Digital Ants as an Efficient Means of Improving Power Grids
The energy transition changes everything. The on-going expansion of renewable energy sources makes grid planning increasingly complex. IAV has developed a method for automatic planning of distribution grids with a clearly structured comparison of different expansion scenarios.
The energy transition is changing many aspects of Germany’s power industry. Increasing numbers of local energy producers are feeding their fluctuating yield into the grids that have not been suitably prepared for this hitherto. This means that the grid operators have to invest in their existing infrastructure to bring it in line with the new challenges. The existing grid has to be made fit for the future with minimum investments in copper infrastructure and intelligent systems.
This is a typical optimization task and one that is also commonplace in automotive engineering. In recent years, IAV has used numerous optimization methods to handle complex issues with many parameters and is now in a position to transfer the resulting know-how to other industries. Power grid planning is one of these new areas that involves a particularly high level of complexity. “We’re dealing with hundreds or thousands of grid nodes, as well as a comprehensive set of rules regarding structure topology”, explains Dr. Michael Schollmeyer, Smart Grid Team Manager at IAV. “For example, certain electrical limit values have to be respected in order to prevent damage to the equipment that could cause power failures.”
Avoiding misdirected investments and using synergies
When it comes to strategic grid planning, such as connecting both new wind turbines and new industrial estates to the grid, there are simply so many possible solutions that the grid operators can no longer cope without suitable tools. However, the high level of complexity in strategic target grid planning is simply not a problem for the IAV solution. “Our highly automated method autonomously devises and analyses thousands of different grid variants, helping distribution grid operators to avoid reactive grid planning, preventing misdirected investments and making specific use of synergies”, summarizes Lukas Ruck, project manager at IAV.
The core element of the process consists of a variation on the ant colony optimization algorithm often used to devise efficient dot-to-dot connections for distribution tasks in logistics. Ants foraging for food act as the role model as they search for the shortest possible connection between their anthill and a source of food. But IAV’s engineers have made considerable additions to the traditional ant colony optimization algorithm to take account of the complexity involved in power distribution grids, as otherwise it could only plan ring and string lines.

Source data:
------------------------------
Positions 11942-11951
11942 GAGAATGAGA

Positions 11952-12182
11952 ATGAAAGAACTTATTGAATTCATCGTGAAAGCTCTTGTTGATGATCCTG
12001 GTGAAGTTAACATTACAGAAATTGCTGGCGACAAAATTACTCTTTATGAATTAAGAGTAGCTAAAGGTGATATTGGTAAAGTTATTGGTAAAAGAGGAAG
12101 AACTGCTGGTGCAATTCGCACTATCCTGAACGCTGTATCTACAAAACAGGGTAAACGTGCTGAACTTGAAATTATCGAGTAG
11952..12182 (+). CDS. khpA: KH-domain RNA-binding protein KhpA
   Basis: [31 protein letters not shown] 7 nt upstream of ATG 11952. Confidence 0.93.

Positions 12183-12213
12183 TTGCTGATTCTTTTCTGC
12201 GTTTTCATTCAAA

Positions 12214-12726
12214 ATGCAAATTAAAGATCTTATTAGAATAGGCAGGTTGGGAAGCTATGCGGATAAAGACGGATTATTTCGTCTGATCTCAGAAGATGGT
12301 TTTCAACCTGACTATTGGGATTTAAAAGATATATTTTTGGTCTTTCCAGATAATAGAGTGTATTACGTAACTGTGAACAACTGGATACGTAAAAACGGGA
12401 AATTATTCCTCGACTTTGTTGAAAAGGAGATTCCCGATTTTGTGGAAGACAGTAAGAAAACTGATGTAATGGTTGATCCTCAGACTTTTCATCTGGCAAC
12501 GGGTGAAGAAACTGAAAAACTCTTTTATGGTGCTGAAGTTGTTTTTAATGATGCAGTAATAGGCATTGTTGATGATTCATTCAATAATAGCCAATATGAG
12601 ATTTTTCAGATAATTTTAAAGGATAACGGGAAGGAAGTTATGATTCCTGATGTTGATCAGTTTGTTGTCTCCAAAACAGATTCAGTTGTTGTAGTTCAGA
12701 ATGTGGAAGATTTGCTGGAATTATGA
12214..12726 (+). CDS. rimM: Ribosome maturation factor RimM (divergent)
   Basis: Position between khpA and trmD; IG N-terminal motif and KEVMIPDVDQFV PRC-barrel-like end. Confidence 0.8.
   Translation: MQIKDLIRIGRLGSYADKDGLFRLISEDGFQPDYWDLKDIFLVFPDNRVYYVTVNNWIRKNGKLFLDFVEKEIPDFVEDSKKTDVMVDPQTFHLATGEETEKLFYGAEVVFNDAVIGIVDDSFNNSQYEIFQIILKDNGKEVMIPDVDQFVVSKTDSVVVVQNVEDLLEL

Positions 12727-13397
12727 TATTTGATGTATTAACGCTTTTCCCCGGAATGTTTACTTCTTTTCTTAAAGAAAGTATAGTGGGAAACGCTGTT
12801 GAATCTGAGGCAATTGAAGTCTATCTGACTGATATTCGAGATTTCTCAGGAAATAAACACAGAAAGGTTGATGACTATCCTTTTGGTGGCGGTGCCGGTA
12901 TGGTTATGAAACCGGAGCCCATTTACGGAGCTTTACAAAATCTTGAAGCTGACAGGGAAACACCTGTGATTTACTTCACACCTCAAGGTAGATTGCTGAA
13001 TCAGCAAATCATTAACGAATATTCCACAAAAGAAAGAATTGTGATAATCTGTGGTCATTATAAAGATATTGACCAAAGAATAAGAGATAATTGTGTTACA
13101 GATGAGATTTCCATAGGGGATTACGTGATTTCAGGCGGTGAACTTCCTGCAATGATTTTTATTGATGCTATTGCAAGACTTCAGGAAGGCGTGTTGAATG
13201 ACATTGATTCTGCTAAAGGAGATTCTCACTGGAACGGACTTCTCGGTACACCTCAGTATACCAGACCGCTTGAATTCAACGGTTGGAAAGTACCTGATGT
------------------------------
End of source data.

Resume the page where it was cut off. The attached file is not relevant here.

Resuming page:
In the IAV solution, the electrical attributes of the grid plan are imported and supplemented with geoinformation for every node point. “For example, the grid operator can stipulate the permissible length of rings and branch lines or the maximum number of local grid stations per ring”, says Schollmeyer. “Furthermore, our process is capable of modeling substations, transformer stations and sectioning points. It can also model string lines to a string or ring starting from the substation or transformer station.”
Every iteration supplies an improved grid
Once all necessary information is available, the algorithm proceeds with iterative generation of multiple possible solutions for efficient connection of the individual points. In this case, “efficient” means a grid with lowest possible investment and operating costs that still fulfills all load flow and short-circuit requirements. A learning algorithm ensures that the resulting grid structures get better with every iteration. The result is an efficient grid with minimum overall costs that fulfills all demands in terms of high supply quality. “Our optimization process makes no concessions in terms of reliability or safety while achieving the required supply quality in all grid situations with less investment”, says Ruck.
IAV offers strategic grid planning as a service. The algorithm has already proven its practical suitability in cooperation projects with several distribution grid operators. It was used in one of the projects to reduce the length of the power circuits in an existing grid to allow for specific reductions in high-maintenance overhead power lines. At the same time, two new industrial estates were to be integrated in the target grid that should have a clearly manageable structure. IAV’s target grid solved this task in less time at around 20% less investment costs than the manually planned grid produced by the project partner.
The project showed that the experience and technical expertise of the distribution grid operator can be well combined with the solutions proposed by the algorithm, resulting in numerous possible options for devising the target grid and its precise details in terms of routing, sectioning points and other important parameters which could then be discussed.
The article was published in automotion 02/2019, the automotive engineering magazine of IAV. Here you can order the automotion free of charge.